Are we ever happy? Starting to wonder if I have some sort of incurable condition.

Finished that damn essay at about 1.30 this afternoon. A great cheer went up. There was dancing and ringing of bells. The coffee machine was fired up. Cake was talked about.

Its now about 5.30. I’m already frustrated by the fact I have hand-washed all the lovely children’s clothes I bought yesterday and they’re not dry enough for me to iron yet, and so start working on. They are quite beautiful. I shall photograph them before I start working on them. There’s a creamy silk smocked dress with embroidered bluebells; a white cotton coat with pearl buttons, double breasted; a very delicate pale pink cotton dress with short sleeves and embroidered rosebuds; a a brushed cotton nightie with bluebirds on. I know exactly what I’m going to do with all of them. They spoke to me in the shop!

I asked the shop lady if she had any dresses to fit me. I must confess to being rounder than I should be. It is rare to find clothes to fit me in vintage shops. She said no. But I had my secret weapon with me, my friend Helen, who, not taking no for an answer, went ferreting about. She found me a dress. A Dress. A DRESS!!! It fits me. It is from the mid 50s, purple and floral and gorgeous. I show a small amount of daring cleavage! If I wear it to my Private View Evening I will look like the Mummy of all those children I intend to show. Perfect. You might even get to see a photo of me in it.


It’s not like me to leave it so long between blog posts! I think my brain has seized up, clogged, or similar.

There’s lots going on. I had thought, after LOAF that I would have a bit of time. No. I haven’t. I have to get my work sorted for the Junction Festival in Wolverhampton, for next weekend. I keep thinking I’ve finished this bloody essay, and I’m sorry if you are reading this Carol, as I know you have my best interests at heart, but I am SSSOOOOO sick of it! It has one last chance, this weekend. That’s it, then I move on. I have things to make! I am dying to immerse myself in the making! I know what I’m doing there. In the words of Elliot Smith (Waltz #2 for those interested) I want to be:

“In the place where I make no mistakes

In the place where I have what it takes”

I don’t think I have what it takes for this reading and writing lark. Remind me of this pain if I ever talk about a PhD.

I have what it takes to make the stuff, and when the theory attaches itself to the stuff of its own accord that’s all well and good.

I’m starting to believe I might have what it takes to make a song (and with help, it can sound pretty good)

But this theory stuff flails about in the ether, I find it hard going.

So let me get at the making please.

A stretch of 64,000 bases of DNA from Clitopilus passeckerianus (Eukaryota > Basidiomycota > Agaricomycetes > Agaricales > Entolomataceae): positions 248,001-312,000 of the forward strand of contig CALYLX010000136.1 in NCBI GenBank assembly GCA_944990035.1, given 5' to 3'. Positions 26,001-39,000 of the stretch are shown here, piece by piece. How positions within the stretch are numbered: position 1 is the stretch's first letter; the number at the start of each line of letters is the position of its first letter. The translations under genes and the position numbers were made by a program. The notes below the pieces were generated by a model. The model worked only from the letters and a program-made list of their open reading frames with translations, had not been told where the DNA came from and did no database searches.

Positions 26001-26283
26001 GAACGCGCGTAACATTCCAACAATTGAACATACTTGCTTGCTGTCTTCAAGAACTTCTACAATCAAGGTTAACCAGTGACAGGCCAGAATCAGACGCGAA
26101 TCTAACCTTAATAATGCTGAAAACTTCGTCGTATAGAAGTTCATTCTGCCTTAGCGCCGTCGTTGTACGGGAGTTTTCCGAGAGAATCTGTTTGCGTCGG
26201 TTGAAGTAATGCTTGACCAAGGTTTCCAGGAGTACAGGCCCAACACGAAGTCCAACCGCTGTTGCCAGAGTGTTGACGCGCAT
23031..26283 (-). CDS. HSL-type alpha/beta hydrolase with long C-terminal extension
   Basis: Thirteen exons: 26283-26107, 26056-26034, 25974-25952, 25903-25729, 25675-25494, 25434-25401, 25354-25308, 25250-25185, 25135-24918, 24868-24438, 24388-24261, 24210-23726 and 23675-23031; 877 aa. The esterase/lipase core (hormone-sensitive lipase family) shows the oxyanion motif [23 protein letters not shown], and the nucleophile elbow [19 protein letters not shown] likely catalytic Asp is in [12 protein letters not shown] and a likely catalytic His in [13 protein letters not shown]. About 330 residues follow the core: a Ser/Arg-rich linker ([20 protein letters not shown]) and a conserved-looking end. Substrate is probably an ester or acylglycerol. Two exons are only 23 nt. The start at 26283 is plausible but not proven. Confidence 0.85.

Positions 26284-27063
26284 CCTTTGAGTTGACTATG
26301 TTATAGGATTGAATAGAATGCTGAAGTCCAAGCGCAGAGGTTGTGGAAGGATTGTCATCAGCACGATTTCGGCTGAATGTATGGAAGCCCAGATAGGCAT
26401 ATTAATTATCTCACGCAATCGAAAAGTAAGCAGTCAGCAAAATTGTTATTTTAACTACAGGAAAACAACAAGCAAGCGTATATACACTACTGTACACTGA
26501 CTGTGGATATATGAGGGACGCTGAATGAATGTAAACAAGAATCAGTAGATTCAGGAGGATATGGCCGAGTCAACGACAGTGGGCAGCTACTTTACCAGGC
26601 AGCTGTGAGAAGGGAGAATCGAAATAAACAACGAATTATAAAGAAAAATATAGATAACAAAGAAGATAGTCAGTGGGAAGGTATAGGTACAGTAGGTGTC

Today has been brilliant.

I’ve been writing and recording with Dan Whitehouse again. We made the bones of another song – lyrics, structure, guitars, whispering, some interesting bits of harmony, some LOOOOVELY bits of delicate guitar and some not so delicate guitar too. I still don’t know what I’m talking about, but I wave my arms about and draw pictures and hum a bit, and Dan seems to understand.

Next session Wednesday we “lay down some vocals” (get me!) I just can’t wait. I have the product of today’s work on my iPod and I’m singing along, pretending it’s practice, but really I can’t believe still, that I’m part of this magical process!


You know the whole scaffold tower, experimental day, hard hat, glasses down my bra fiasco about 3 posts back? Turns out the whole exercise may have been futile. I have been asked if I can show my work in the foyer instead. Now the advantages of saying yes to this at the moment, in my head, outweigh the disadvantages, but if anyone has any comments to chuck at me, I’d be grateful.

In the basement, my little figures turned in the air currents gently and silently, and in a dim light, casting dancing shadows on the floor – will add a photo, but the video thingy won’t work.

In the foyer, it will be lighter, it wont be silent, and they will certainly move more.

The huge advantage, as I see it, is that everyone will see it. Possibly only people related to those whose work is in the basement will get to see it there, many visitors to the show might not be arsed to go down the stairs.

Another advantage, personal rather than self-seeking-fame-chasing-profile-raising, might be that I will be forced to look at it differently myself. Will these figures be more playful in the space of the foyer, where they can be mingled with, and looked down upon from many different angles? Will the light make them even more ambiguous? Was I putting them in the dark to point people in a certain direction?

Also… looking at this photo I am reminded that the floor is better in the foyer.